Some of my favorite scene transitions are the ones that jump right into the thick of an exciting scene, but give you just enough information about how the character(s) ended up there to stop me from saying, “Hey! What about…?” Those always have me hooked.
    .-= Nicole Brunet´s last blog ..A Place in My Mind =-.

  5. @Melinda: You’re welcome! Hopefully you’ll be able to put it into practice and try it out 😉

    @Write: I haven’t read the Twilight series (If I do, I hope it’s better than the movie – don’t even get me started on that one!). Could you give us an example of what you mean by a draw?

    @Mark W: And that is why I wait until a season is over before getting the series on DVD. Half the time I forget when the shows are on – except for Lost and Heroes, those two are burned into my brain. Even with books there’s no control. What happens when you get to the end of the first book in a series where the rest of the series isn’t written or published yet?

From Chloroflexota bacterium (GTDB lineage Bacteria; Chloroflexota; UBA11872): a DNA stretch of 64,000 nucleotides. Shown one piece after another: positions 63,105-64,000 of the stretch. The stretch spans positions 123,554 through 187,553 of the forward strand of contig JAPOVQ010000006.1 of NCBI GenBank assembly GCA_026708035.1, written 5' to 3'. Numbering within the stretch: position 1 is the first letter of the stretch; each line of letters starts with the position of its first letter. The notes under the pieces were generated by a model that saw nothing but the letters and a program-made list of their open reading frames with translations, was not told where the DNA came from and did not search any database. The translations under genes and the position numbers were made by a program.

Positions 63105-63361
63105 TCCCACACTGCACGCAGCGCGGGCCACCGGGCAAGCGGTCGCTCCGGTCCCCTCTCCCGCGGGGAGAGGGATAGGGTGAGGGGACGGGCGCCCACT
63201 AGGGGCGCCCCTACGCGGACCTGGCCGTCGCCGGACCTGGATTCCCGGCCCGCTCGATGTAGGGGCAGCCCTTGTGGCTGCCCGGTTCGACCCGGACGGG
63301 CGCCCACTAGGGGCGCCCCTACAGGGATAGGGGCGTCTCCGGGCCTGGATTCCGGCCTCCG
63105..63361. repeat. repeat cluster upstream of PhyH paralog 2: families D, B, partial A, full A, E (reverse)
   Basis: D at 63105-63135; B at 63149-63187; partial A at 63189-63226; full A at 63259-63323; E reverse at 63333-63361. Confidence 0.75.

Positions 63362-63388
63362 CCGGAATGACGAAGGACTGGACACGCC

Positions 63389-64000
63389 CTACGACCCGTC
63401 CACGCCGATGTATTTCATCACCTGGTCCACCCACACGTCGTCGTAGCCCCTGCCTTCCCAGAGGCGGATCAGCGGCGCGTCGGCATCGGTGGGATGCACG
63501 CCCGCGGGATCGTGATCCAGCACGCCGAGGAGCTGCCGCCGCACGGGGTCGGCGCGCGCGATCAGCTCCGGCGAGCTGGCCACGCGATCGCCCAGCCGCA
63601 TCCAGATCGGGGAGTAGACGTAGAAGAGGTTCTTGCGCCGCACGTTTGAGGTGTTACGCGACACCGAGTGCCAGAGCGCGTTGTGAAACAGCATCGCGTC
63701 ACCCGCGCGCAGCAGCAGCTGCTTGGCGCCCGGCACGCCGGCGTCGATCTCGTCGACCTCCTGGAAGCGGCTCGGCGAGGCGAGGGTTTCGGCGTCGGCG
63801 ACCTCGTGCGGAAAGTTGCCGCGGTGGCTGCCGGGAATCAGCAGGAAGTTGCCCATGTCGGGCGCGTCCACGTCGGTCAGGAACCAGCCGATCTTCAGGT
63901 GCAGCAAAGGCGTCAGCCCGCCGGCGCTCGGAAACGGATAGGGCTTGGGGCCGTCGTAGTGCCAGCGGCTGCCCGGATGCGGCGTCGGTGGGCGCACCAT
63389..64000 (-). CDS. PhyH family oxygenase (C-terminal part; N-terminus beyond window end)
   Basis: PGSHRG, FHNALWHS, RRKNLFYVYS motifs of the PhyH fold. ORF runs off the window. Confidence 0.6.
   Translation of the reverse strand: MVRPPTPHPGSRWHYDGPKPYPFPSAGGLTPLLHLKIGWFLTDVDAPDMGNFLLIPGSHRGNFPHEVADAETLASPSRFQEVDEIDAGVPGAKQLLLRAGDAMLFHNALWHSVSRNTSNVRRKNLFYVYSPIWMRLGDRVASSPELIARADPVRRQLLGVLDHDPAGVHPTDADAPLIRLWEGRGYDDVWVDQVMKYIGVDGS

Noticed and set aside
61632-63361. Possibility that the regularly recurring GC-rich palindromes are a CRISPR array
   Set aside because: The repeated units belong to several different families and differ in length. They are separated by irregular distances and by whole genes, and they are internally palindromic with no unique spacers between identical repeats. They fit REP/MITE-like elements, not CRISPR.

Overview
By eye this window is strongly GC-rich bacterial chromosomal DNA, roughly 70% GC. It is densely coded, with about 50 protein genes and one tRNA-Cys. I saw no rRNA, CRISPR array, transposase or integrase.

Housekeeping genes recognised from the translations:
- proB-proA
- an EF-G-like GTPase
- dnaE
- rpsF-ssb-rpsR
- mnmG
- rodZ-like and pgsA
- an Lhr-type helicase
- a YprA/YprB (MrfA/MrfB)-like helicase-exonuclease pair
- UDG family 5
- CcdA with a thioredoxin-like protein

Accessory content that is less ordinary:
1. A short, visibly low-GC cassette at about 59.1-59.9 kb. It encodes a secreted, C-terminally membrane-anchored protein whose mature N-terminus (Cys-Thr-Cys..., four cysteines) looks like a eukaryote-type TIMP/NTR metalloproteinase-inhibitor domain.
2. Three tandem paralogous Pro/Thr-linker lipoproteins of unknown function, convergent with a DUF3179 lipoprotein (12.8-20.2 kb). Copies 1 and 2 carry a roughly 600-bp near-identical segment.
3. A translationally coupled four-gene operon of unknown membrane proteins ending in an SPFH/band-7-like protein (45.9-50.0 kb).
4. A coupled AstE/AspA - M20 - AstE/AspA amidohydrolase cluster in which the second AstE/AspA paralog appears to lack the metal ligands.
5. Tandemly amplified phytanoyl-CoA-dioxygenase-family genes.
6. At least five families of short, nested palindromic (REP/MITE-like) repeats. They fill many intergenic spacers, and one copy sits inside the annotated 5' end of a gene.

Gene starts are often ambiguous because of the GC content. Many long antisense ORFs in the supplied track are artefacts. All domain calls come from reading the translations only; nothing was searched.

@Nichole: Those are the most fun for me too. Why deal with all the fluff? No reason to in some cases.

  6. Mark W. says:

    Harry, you bring up a good point.

    I would be SOL. 🙂

  7. Awesome post. I am always impressed by great transition, when it comes to TV shows I think 24 is one of the best when it comes to transitions.

    When it comes to books, I think Jeffery Deaver is great with transitions.

    I’ve never thought of using transitions when it comes to blog posts, but you are absolutely right. I guess my next blog post will be a lot different and not so boring 🙂
    .-= Jens P. Berget´s last blog ..Just Launched Traffic Roots =-.

  8. Geat advise, it’s just what I needed when I needed it. Thanks 😉
    .-= J.Morgan´s last blog ..Transformers (The fallen) =-.

  9. That’s exactly what I do Harry! Wait for the season to end and buy the dvd. Like Jens said “24” is one of the best in transitions and hangers. I just can’t wait for the next 24 hours to start.